I'm a data scientist working at the intersection of technology and design. Reformed astrophysicist & former e-Research/data consultant.

From research to e-Research consultant

Over the past three years my e-Research Consultant role at Swinburne Research  (February 2013 – February 2016) has been quite varied. I’ve consulted on a wide range of e-Research infrastructure projects with Research Information Services and Swinburne ITS, developed data management policies and procedures, set up systems that promote and enable best practise in research data management, initiated grassroots initiatives that promote industry skills for researchers and alternative career paths, and setup software and development support for researchers.

The majority of my work is done in collaboration with the PVC (Research), PVC (digital Frontiers), DVC (Research & Development), and the Research Information Services team. By virtue of my research background, I've also maintained strong ties with Swinburne's Centre for Astrophysics and Supercomputing (CAS). My focus has always been on identifying and finding solutions to the current (and potential) issues that negatively impact data-intensive — "big data” — research.  

Typically, e-Research roles vary across Australian universities. I joined Swinburne as a Research Data Analyst/Librarian as part of the Swinburne ANDS Metadata Stores Project.  I was responsible for overseeing the development and implementation of two MyTardis systems (for brain imaging and atom optics) and Swin ReDBox research metadata store. I also worked on the customisation and testing of the ReDBox system and the integration with Research Data Australia and the National Library Archive. As part of this work I developed the University's policies and guidelines concerning research integrity and data management, and meeting compliance requirements set by the Australian Research Council (ARC) and National Heath and Medical Research Council (NHMRC).

A large part of my work involves liaising with internal and external stakeholders. These include Swinburne's ITS department, individual research centres and faculties, Information Resources and Industry partners and interested organisations, in particular those established under the National Collaborative Research Infrastructure Strategy (NCRIS). Occasionally I prepare responses to policy documents, and consultation papers for government organisations (e.g,. NCRIS, FAVeR). I'm also the Swinburne Research liaison for Australian National Data Service (ANDS). I also sit on a number of committees and working groups that collectively, aim to build Swinburne's data–intensive research capability by increasing access to, and ensuring ongoing sustainability of critical infrastructure. For example, high-performance computing, cloud computing, data management systems, and cloud based data hubs.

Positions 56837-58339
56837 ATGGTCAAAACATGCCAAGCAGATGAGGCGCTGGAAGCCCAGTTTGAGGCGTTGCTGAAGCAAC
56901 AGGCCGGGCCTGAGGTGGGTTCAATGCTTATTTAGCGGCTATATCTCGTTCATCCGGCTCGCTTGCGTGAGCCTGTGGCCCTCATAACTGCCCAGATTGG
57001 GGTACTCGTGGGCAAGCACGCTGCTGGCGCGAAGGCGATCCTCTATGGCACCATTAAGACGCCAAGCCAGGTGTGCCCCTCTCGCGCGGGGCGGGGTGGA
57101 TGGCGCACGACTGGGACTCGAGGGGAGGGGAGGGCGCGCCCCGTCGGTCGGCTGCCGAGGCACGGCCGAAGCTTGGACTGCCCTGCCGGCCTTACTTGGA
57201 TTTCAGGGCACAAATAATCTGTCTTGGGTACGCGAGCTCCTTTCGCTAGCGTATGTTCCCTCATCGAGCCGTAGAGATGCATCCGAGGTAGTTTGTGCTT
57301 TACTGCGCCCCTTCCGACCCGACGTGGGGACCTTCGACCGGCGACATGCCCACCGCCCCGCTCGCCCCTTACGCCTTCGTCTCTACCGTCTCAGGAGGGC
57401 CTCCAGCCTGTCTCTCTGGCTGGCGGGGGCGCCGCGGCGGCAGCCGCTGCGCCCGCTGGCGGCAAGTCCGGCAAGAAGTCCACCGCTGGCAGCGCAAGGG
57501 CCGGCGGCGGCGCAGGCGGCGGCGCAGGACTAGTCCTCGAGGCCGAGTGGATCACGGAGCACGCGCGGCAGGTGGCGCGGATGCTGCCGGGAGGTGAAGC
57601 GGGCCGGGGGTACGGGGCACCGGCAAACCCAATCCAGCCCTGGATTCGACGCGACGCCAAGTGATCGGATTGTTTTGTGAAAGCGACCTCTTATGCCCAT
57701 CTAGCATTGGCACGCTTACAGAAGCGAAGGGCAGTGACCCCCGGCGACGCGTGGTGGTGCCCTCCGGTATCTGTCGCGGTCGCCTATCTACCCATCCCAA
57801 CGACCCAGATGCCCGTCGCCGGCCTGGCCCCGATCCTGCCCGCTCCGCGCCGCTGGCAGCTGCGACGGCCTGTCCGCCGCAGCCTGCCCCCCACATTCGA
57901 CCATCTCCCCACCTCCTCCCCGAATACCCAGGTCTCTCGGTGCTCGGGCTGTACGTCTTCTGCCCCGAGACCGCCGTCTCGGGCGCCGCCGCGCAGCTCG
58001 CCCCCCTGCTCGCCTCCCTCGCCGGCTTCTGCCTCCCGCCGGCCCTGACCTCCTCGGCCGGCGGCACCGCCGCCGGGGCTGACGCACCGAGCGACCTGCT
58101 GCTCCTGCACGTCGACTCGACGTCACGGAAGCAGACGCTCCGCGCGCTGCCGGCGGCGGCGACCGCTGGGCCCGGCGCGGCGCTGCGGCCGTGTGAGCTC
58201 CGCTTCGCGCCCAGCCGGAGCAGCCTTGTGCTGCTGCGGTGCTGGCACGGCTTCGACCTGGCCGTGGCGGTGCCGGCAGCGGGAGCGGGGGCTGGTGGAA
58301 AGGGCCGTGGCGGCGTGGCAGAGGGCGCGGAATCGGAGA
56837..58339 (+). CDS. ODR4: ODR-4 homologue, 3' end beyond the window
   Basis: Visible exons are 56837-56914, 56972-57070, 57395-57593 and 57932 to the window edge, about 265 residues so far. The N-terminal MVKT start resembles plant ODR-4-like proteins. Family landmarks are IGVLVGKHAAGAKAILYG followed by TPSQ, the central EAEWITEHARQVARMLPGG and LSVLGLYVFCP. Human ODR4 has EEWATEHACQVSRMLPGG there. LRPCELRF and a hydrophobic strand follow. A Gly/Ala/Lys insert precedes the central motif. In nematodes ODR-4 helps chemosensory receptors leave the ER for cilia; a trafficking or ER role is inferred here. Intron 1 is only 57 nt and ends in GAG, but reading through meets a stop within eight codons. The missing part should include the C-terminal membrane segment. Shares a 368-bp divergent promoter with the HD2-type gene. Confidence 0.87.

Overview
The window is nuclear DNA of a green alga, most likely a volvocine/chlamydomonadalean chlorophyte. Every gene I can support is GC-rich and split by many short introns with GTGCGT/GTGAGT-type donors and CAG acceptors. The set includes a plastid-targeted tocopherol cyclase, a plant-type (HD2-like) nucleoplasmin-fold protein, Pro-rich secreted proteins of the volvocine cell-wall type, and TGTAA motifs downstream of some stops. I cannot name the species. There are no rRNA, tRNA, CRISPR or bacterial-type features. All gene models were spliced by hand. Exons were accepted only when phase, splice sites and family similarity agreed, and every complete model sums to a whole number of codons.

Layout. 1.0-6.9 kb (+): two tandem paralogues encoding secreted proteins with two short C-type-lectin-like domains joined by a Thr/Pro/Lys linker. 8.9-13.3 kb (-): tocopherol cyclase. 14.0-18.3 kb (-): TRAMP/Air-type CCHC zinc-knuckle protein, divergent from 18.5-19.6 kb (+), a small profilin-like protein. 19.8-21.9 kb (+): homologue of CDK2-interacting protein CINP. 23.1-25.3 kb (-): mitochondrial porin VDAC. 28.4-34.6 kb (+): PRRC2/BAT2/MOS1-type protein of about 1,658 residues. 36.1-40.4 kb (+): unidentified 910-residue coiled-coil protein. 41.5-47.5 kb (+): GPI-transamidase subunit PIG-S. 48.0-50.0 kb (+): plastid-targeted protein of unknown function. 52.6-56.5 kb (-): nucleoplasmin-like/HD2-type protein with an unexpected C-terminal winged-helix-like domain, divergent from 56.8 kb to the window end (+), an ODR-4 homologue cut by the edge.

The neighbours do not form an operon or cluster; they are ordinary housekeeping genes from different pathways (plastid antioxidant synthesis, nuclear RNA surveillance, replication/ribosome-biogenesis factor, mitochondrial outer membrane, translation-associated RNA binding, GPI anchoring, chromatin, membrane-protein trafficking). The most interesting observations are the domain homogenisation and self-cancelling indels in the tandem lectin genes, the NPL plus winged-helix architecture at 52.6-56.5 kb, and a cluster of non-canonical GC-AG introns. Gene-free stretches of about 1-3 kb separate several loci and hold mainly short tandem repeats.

I'm also a strong advocate of creating alternative career paths for researchers, both within academia and in industry. When universities and industry collide magic happens; telescopes are built,  brain synapses are imaged, future cities are designed, and technology startups are created. Despite having strong analytical, mathematical and reasonably good scientific computing skills, it can be difficult for researchers to transition into tech positions. The Science to Data Science (S2DS)The Data Incubator and Insight Fellowships bridge the gap from academia to industry, that up until a few years ago was incredibly difficult to cross. Over the past two years I've been actively involved in several grassroots initiatives: Software Carpentry, The Hacker Within and .Astronomy ("dot astronomy"), Random Hacks of Kindness and other. These are a fantastic way for researchers to build up tech skills,  kickstart their own projects, and start engaging with emerging tech companies and non-profit organisations. 

During my last 6 months at Swinburne, I’ve been working closely with the Deputy Vice-Chancellor (Research & Development) as project manager for the Swinburne Institutes Model. This bold and exciting plan will help Swinburne to reach its full potential, by aligning its efforts more closely with the emerging national research and innovation priorities, growth industry sectors, and strategic research engagement opportunities in industry and business.  The institutes will work at the frontiers of research and innovation, with multidisciplinary teams tackling big challenges with potential for transformative economic and social impact. Needless to say 2016 – 2020 will be an exciting time for Swinburne.

Research computing training for Australian astronomers

Mapping the rise of Data Science Institutes around the world

Mapping the rise of Data Science Institutes around the world